Transition Probabilities and Duration Analysis among Disability States: Some Evidence from Spanish Data
AbstractIn this paper we study the disability transition probabilities (as well as the mortality probabilities) due to concurrent factors to age such as income, gender and education. Although it is well known that aging and socioeconomic status influence the probability of causing functional disorders, surprisingly little attention has been paid to the combined effect of those factors along the individuals' life and how this affects the transition from one degree of disability to another. The assumption that tomorrow's disability state is only a function of the today's state is very strong, since disability is a complex variable that depends on several other elements than time. This paper contributes into the field in two ways: (1) by attending the distinction between the initial disability level and the process that leads to his course (2) by addressing whether and how education, age and income differentially affect the disability transitions. Using a Markov chain discrete model and a survival analysis, we estimate the probability by year and individual characteristics that changes the state of disability and the duration that it takes its progression in each case. We find that people with an initial state of disability have a higher propensity to change and take less time to transit from different stages. Men do that more frequently than women. Education and income have negative effects on transition. Moreover, we consider the disability benefits associated to those changes along different stages of disability and therefore we o er some clues on the potential savings of preventive actions that may delay or avoid those transitions. On pure cost considerations, preventive programs for improvement show higher benefits than those for preventing deterioration, and in general terms, those focusing individuals below 65 should go first. Finally the trend of disability in Spain seems not to change among years and regional differences are not found.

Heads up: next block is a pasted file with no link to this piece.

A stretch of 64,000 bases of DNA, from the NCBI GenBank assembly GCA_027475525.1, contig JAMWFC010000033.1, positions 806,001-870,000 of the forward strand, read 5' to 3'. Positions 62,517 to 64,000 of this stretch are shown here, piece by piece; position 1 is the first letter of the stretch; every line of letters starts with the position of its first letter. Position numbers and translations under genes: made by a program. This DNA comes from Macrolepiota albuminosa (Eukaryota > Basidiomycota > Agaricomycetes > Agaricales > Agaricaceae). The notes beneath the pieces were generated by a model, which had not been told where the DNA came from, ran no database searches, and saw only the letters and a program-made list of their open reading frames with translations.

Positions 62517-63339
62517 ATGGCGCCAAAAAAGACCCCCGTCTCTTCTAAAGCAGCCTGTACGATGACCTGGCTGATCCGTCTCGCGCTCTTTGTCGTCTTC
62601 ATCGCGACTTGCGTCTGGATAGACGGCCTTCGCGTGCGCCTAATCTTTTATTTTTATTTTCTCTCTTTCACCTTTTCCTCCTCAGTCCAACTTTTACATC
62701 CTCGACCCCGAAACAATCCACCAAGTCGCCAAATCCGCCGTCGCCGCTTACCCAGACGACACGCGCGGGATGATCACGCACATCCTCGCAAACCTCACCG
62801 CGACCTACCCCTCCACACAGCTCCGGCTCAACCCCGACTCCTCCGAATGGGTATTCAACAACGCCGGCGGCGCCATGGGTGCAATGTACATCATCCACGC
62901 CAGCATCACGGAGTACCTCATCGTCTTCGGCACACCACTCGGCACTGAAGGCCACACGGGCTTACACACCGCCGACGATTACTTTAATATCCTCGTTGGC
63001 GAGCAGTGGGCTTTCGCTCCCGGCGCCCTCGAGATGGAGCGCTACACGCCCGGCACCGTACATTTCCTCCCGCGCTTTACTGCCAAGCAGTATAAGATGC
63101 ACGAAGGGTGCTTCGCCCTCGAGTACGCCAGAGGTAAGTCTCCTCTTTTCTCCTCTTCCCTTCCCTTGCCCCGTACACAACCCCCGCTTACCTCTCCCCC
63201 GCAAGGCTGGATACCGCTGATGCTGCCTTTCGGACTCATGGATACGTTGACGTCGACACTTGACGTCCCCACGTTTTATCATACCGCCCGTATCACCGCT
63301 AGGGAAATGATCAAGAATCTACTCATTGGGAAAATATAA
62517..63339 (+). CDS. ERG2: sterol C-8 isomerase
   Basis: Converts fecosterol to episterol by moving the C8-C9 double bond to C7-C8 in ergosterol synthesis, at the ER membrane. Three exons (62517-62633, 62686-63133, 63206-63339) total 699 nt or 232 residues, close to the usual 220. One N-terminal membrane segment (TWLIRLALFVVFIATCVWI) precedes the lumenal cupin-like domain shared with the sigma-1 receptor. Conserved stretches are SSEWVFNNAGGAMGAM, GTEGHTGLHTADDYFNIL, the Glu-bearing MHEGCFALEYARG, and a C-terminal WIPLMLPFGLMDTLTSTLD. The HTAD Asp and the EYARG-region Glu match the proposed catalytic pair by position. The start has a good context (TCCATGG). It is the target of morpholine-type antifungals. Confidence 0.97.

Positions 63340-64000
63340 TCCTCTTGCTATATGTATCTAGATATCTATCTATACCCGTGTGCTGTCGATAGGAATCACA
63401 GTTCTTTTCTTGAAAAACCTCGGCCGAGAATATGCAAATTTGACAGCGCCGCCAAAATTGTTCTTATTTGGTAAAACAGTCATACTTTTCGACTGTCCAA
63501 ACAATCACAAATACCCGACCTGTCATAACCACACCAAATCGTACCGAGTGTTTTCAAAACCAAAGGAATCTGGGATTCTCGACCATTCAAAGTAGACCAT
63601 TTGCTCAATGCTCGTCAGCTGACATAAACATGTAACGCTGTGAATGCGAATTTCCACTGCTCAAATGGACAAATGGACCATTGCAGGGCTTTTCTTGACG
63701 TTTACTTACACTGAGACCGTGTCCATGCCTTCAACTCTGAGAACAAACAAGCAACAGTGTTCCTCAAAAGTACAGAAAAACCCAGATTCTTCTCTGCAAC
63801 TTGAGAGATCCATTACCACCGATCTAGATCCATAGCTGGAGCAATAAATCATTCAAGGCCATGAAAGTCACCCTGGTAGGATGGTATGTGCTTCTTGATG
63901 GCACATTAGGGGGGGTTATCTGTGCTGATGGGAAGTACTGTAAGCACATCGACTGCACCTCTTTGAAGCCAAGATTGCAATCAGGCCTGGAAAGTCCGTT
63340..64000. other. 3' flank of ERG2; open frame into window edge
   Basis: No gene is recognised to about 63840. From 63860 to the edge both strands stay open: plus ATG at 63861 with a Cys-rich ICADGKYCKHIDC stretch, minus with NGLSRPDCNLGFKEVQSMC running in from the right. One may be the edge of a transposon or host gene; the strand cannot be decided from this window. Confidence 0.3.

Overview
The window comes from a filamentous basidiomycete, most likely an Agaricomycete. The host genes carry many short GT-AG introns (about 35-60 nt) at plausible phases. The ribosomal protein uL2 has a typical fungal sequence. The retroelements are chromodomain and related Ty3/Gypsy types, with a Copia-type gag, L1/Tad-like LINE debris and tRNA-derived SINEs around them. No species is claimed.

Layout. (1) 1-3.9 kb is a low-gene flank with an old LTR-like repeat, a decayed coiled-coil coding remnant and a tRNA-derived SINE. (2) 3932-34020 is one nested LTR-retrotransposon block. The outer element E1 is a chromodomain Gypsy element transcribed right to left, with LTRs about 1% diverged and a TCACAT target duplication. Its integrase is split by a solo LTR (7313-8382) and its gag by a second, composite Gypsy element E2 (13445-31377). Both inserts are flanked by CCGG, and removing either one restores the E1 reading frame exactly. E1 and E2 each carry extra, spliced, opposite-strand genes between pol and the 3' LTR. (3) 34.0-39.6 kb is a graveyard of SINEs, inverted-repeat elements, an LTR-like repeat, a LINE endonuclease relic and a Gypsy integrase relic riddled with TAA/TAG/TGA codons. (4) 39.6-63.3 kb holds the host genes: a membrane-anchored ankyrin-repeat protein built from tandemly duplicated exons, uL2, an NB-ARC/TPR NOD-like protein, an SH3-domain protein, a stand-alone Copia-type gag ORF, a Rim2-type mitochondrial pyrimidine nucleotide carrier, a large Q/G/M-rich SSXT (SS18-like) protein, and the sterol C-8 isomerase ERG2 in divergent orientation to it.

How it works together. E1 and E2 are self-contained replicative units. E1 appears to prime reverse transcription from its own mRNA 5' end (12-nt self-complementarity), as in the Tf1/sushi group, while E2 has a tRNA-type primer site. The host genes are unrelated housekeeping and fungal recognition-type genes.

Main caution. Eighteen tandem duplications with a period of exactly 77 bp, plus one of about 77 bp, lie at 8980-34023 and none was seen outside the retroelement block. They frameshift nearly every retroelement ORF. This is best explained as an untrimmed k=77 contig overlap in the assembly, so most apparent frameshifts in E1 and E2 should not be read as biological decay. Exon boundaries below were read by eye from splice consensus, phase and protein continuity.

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Bibliographic InfoPaper provided by Barcelona Graduate School of Economics in its series Working Papers with number 643.
Date of creation: Jun 2012
Date of revision:
Markov transition; disability states; cost of disability; Spain; survival analysis;
Other versions of this item:
- Guillem López i Casasnovas & Catia Nicodemo, 2012. "Transition probabilities and duration analysis among disability states: Some evidence from Spanish data," Economics Working Papers 1327, Department of Economics and Business, Universitat Pompeu Fabra.
- J11 - Labor and Demographic Economics - - Demographic Economics - - - Demographic Trends, Macroeconomic Effects, and Forecasts
- I18 - Health, Education, and Welfare - - Health - - - Government Policy; Regulation; Public Health
- H55 - Public Economics - - National Government Expenditures and Related Policies - - - Social Security and Public Pensions
This paper has been announced in the following NEP Reports:
- NEP-AGE-2012-07-01 (Economics of Ageing)
- NEP-ALL-2012-07-01 (All new papers)
- NEP-LAB-2012-07-01 (Labour Economics)
Please report citation or reference errors to , or , if you are the registered author of the cited work, log in to your RePEc Author Service profile, click on "citations" and make appropriate adjustments.:
- Sergi Jiménez-Martín & José M. Labeaga & Cristina Vilaplana, 2006.
"Award Errors and Permanent Disability Benefits in Spain,"
- Sergi Jimenez-Martin & Jose M. Labeaga & Cristina Vilaplana Prieto, 2007. "Award errors and permanent disability benefits in Spain," Health, Econometrics and Data Group (HEDG) Working Papers 07/04, HEDG, c/o Department of Economics, University of York.
- Sergi Jiménez-Martín & José M. Labeaga & Cristina Vilaplana Prieto, 2006. "Award errors and permanent disability benefits in Spain," Economics Working Papers 966, Department of Economics and Business, Universitat Pompeu Fabra.
- Richard V. Burkhauser & Mary C. Daly, 2001. "United States disability policy in a changing environment," Working Papers in Applied Economic Theory 2002-21, Federal Reserve Bank of San Francisco.
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